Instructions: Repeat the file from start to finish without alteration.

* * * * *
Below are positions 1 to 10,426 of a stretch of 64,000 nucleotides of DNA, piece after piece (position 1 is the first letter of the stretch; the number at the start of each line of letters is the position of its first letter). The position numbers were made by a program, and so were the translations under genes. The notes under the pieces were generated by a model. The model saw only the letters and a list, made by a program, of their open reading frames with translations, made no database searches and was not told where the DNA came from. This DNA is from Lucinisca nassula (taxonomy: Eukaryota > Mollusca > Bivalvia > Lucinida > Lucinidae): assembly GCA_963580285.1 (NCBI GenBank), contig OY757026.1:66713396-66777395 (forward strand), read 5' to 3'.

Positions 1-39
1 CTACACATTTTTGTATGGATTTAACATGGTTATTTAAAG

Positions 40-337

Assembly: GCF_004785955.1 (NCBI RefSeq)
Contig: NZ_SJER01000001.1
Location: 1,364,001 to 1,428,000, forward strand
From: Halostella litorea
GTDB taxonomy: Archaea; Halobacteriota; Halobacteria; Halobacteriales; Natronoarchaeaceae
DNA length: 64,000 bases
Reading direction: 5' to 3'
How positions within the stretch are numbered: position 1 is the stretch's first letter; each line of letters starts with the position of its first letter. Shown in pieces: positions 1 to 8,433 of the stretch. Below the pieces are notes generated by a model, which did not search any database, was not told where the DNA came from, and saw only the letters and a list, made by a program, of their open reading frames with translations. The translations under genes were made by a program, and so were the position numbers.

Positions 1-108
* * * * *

Below are positions 1 to 10,426 of a stretch of 64,000 nucleotides of DNA, piece after piece (position 1 is the first letter of the stretch; the number at the start of each line of letters is the position of its first letter). The position numbers were made by a program, and so were the translations under genes. The notes under the pieces were generated by a model. The model saw only the letters and a list, made by a program, of their open reading frames with translations, made no database searches and was not told where the DNA came from. This DNA is from Lucinisca nassula (taxonomy: Eukaryota > Mollusca > Bivalvia > Lucinida > Lucinidae): assembly GCA_963580285.1 (NCBI GenBank), contig OY757026.1:66713396-66777395 (forward strand), read 5' to 3'.

Positions 1-39
1 CTACACATTTTTGTATGGATTTAACATGGTTATTTAAAG

Positions 40-337

Assembly: GCF_004785955.1 (NCBI RefSeq)
Contig: NZ_SJER01000001.1
Location: 1,364,001 to 1,428,000, forward strand
From: Halostella litorea
GTDB taxonomy: Archaea; Halobacteriota; Halobacteria; Halobacteriales; Natronoarchaeaceae
DNA length: 64,000 bases
Reading direction: 5' to 3'
How positions within the stretch are numbered: position 1 is the stretch's first letter; each line of letters starts with the position of its first letter. Shown in pieces: positions 1 to 8,433 of the stretch. Below the pieces are notes generated by a model, which did not search any database, was not told where the DNA came from, and saw only the letters and a list, made by a program, of their open reading frames with translations. The translations under genes were made by a program, and so were the position numbers.

Positions 1-108